Thursday, June 08, 2006

Kafka on the Shore by Haruki Murakami: Book Review

It’s hard to write reviews for good books without sounding like a paid-off jacket cover reviewer. Haruki Murakami’s Kafka on the Shore is one such book, that was a joy to read. I generally dislike reading translations and I don’t particularly like coming-of-age, voyage genres. But despite being both, Kafka on the Shore surpassed all my expectations and has become one of the most intriguing books I have read this year.

There's a scene somewhat early on that for me tipped the book from interesting to completely fascinating. Each subsequent scene was as gloriously strange, as unpredicatable as the fish that fall from the sky.
The scene involves cats, a dark and villianous Johnny Walker and the eating of the former by a grostequely snarky Walker. He eats their hearts to make a flute out of their souls which can be used to entrap larger, human souls. The passage is described with such clear-eyed bluntness that if it wasn't so skin-crawling, it would be really funny.

Set in Japan, the story follows two characters—a teenage boy named Kafka Tamura who is running away from home and an elderly, mentally impaired man called Nakata who is inexplicably following Kafka’s path. Kafka is running away to escape a hideous, Oedipal prophecy foreseen by his father—he will kill his own father, and sleep with his mother and sister. Eventually Kafka arrives in a small town where he befriends the local librarian who allows him to live in the library in exchange for work.

In a lot of ways, this book reminded me of Phil Robinson's 1989 movie Field of Dreams. Like the movie, Kafka on the Shore asks both his readers and the characters that populate the novel, to accept and trust the quirky mythology of Murakami’s world, without knowing any of the whys, whos and hows. And Murakami isn't too interested in making sure he answers all your questions either. Any second leeches could fall out of the sky, Colonel Sanders could tap you on your shoulders and lead you to your destiny (and a prostitute). And the woman you are in love with might be your mother...or your sister. Or not. You are compelled to keep reading if only to find out what the hell is going on.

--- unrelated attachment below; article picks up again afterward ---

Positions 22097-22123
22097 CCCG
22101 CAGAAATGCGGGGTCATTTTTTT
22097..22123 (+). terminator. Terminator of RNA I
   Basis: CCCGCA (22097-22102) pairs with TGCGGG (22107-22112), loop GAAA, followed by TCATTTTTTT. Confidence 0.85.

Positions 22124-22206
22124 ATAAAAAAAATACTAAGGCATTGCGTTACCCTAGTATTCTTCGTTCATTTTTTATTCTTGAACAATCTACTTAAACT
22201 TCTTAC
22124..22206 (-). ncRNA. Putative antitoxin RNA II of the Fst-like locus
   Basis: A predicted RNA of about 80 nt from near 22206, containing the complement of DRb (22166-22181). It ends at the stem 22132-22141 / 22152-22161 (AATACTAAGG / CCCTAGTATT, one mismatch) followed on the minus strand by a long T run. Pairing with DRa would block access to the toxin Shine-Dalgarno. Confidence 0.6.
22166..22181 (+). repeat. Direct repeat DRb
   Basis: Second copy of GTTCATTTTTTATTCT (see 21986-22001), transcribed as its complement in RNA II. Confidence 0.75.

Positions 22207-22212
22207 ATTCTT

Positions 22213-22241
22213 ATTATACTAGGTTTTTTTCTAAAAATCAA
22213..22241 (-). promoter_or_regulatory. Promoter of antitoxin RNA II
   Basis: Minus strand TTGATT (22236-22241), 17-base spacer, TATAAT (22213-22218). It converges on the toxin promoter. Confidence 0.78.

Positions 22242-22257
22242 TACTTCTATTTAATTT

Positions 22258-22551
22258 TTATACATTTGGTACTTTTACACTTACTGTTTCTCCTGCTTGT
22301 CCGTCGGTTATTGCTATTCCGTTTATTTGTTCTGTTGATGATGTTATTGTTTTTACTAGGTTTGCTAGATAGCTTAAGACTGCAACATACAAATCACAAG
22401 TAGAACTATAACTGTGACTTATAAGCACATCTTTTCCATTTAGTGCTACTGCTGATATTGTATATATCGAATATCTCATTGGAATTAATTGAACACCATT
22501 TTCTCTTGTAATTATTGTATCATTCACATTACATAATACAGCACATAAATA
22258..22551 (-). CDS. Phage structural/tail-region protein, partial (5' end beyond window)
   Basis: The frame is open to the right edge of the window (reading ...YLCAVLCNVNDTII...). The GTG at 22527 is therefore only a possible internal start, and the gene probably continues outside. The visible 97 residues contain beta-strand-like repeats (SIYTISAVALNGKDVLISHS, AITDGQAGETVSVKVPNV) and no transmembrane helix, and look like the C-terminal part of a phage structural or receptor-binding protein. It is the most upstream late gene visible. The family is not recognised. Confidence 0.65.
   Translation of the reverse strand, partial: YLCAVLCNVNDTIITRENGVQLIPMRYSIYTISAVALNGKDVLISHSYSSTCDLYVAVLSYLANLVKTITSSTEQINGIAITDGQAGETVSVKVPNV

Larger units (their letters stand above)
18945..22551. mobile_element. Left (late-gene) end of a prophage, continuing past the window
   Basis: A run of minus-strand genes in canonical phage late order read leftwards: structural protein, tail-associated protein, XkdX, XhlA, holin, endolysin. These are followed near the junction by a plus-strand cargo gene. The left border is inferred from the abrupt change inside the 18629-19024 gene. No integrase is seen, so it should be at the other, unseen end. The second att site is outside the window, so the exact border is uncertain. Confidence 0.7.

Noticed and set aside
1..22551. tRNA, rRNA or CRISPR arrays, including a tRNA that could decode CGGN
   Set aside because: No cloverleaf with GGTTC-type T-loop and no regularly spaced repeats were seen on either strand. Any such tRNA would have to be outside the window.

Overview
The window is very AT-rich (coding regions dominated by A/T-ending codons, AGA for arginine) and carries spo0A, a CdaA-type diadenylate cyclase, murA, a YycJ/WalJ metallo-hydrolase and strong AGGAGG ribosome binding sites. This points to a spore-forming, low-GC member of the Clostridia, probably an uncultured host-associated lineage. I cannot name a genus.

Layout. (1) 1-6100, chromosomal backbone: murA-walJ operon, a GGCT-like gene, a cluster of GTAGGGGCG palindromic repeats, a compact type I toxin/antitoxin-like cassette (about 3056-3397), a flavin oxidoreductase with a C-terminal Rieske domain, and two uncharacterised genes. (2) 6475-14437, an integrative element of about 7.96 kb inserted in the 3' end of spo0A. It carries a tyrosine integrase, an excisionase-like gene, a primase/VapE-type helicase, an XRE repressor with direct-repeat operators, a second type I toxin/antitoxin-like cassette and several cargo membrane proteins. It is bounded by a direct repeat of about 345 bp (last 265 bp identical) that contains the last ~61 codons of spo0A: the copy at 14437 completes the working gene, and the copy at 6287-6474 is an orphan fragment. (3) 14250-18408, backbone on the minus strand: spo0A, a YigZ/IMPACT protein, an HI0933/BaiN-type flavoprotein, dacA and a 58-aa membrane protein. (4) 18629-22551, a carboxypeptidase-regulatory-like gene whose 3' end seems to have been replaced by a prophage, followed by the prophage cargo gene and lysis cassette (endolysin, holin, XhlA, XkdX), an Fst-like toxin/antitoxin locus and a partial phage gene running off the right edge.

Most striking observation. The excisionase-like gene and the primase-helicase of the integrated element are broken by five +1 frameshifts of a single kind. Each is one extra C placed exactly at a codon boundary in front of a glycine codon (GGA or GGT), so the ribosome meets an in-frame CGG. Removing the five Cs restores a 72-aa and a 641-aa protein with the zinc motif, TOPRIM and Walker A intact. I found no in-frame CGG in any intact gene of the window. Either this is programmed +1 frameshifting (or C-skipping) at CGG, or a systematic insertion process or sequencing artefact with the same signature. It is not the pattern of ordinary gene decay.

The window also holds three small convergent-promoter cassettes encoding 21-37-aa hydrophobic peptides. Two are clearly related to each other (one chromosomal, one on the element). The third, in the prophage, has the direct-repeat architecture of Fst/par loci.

Cleverly and with fascinating results, Murakami describes a world in which memories are tangible valuables that carry enormous powers. A body’s spirit can flit across our arbitrary notions of time, and sexuality is as potent and powerful a force as any on this earth. All of this makes this an understandably kooky book to read, while being completely endearing. After Kafka tells his librarian friend his secret fear that he might sleep with his mother, he replies,

"For a fifteen-yr-old who doesn't even shave yet, you're sure carrying a lot of baggage around."
It's as if Murakami knows what you might be thinking, and he writes it up as dialogue instead of explaining. Similarly, there's a point when the librarian asks Kafka why he chose the infamous author's name as his pseudonym. There's a discussion about Franz Kafka's story, The Penal Colony, and an explanation given for his name. This happens often, where characters will somewhat abruptly have a seemingly tangential discussion about art, history, music and particularly Greek mythology. It adds an oddly informative, even worldly, feel to the book that is unusual and engrossing. It also exemplifies how nicely Murakami draws parallels and connections between wildly disjointed ideas and philosophies and creates his own reality and his own rules. Reading Murakami has that wonderful feeling that I sorely miss of stepping into a brand new world that is wholly unexpected in every way, each turn of events anticipated with delight.


Blogger joe said...

read this is book and its a yawn! I give it 4 yawn and 1 cough

11:59 PM  
Blogger Sony Pony said...

joe, u ain't nothin' but a humanzee:)

12:39 PM  
Blogger Ace Cowboy said...

Couldn't agree more with your assessment...this was easily the best book I've read this year and possibly a Top Ten all time. Great Field of Dreams analogy in the way that you must expand your consciousness to fully let yourself delve into the stories.

I loved this book so much that I picked up The Wind Up Bird Chron the day after I finished this one. I want to read everything Murakami's written now.

12:35 AM  
Blogger Sony Pony said...

Hey Ace: Thanks. To be honest, and I'm a little ashamed to admit it, I didn't get into it at first. It took a few pages, and suddenly (right after Mr. Walker), I was totally hooked. I loved Murakami's uncanny ability to just dvelve deeper and deeper into his stories, and push the limits of what fiction can do.

4:35 AM  

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